I would say tinkering is a little bit different - I have no particular interest in changing aspects of a game to see if it works better, but a great interest in being as good as I can at the game as it stands. But I agree it could be a similarly obsessive type of thing... Commented Jun 8, 2012 at 12:21
  • @thesunneversets You're still tinkering with your playstyle.
    – aramis
    Commented Jun 9, 2012 at 19:35

Magic The Gathering is an unusual type of "board game" (if at all!) but its creators have spent a lot of time subdividing Magic players into psychographic profiles, and I think a lot of their conclusions are applicable across the board:


To give a brief synopsis:

Timmies want to "experience" something. The fun and social aspects, the exciting moments that you can tell people about how cool they were later on.

Johnnies want to "express" something. They want to show off how creative or clever or strange they are through the medium of gaming. Obviously it's easier to express oneself in a deckbuilding game of near-infinite scope like Magic... but I guess people who are constantly coming up with house rules for boardgames are Johnnies of a kind.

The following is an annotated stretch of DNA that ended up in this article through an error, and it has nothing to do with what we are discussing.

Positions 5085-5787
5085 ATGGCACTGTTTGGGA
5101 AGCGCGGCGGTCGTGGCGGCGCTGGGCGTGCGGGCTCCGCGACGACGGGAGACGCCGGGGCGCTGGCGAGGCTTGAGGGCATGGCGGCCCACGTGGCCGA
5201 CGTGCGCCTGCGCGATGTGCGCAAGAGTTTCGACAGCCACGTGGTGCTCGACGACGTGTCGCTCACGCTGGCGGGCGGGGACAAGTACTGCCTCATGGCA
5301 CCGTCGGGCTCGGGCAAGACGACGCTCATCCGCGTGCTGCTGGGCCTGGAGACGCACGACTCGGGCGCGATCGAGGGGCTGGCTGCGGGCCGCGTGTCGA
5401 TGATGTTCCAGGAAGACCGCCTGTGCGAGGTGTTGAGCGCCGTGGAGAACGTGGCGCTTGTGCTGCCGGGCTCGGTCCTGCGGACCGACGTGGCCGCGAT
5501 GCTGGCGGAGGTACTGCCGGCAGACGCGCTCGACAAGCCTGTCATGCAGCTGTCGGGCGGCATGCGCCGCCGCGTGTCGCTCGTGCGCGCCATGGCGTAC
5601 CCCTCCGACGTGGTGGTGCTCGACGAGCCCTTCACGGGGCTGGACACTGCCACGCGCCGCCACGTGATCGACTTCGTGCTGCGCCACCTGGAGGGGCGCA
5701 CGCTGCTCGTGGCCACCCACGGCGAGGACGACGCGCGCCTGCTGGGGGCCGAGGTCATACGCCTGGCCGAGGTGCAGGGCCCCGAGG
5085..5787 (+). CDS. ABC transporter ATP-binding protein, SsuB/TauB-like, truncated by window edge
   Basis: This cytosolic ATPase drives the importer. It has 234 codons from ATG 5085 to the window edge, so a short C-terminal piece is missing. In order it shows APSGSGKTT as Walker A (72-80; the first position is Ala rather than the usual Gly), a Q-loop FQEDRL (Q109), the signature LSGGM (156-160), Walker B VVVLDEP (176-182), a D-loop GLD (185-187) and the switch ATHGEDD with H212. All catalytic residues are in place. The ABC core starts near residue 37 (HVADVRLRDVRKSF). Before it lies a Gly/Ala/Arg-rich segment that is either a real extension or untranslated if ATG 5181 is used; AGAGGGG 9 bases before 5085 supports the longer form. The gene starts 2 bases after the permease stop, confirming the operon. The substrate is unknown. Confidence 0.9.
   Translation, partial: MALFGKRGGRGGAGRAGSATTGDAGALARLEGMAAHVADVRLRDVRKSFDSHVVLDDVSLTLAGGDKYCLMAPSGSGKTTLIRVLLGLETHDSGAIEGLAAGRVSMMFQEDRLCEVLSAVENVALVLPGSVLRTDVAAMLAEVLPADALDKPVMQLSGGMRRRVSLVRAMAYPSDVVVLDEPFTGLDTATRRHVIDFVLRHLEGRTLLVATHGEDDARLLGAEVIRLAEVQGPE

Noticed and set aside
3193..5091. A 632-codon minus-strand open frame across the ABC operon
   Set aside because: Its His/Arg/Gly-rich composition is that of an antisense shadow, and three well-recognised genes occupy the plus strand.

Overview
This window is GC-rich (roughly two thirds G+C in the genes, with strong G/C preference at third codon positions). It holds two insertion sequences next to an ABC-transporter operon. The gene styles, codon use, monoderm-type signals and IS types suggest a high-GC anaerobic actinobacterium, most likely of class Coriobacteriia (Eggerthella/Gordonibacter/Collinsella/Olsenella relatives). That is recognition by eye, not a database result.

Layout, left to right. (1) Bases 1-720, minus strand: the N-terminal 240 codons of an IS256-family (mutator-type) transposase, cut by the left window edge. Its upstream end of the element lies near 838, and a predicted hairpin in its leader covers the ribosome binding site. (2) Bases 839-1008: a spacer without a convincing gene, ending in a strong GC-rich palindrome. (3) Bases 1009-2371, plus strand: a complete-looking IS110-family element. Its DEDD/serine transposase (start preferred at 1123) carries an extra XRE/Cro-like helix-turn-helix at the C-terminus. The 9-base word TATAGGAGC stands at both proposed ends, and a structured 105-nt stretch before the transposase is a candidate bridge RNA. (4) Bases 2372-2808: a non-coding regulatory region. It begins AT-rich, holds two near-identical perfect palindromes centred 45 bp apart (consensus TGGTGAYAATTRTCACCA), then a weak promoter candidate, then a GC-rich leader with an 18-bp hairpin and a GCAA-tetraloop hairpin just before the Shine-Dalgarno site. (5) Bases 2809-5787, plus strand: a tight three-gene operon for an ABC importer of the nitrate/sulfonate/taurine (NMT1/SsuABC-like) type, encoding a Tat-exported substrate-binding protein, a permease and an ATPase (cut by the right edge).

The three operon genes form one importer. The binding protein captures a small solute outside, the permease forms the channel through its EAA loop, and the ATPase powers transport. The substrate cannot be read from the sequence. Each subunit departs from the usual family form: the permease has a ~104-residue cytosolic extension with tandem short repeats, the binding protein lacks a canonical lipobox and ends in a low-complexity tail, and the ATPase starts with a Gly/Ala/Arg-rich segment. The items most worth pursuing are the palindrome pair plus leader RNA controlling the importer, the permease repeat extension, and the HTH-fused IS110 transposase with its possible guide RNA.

Spikes want to "prove" something. Winning games, or mastering games, or coming up with better ways to win than the rest of the group has yet discovered.

There's potentially another group called (oddly) Vorthoses who like the art and flavour of games, but they're a bit of a quirky subcategory even in MtG...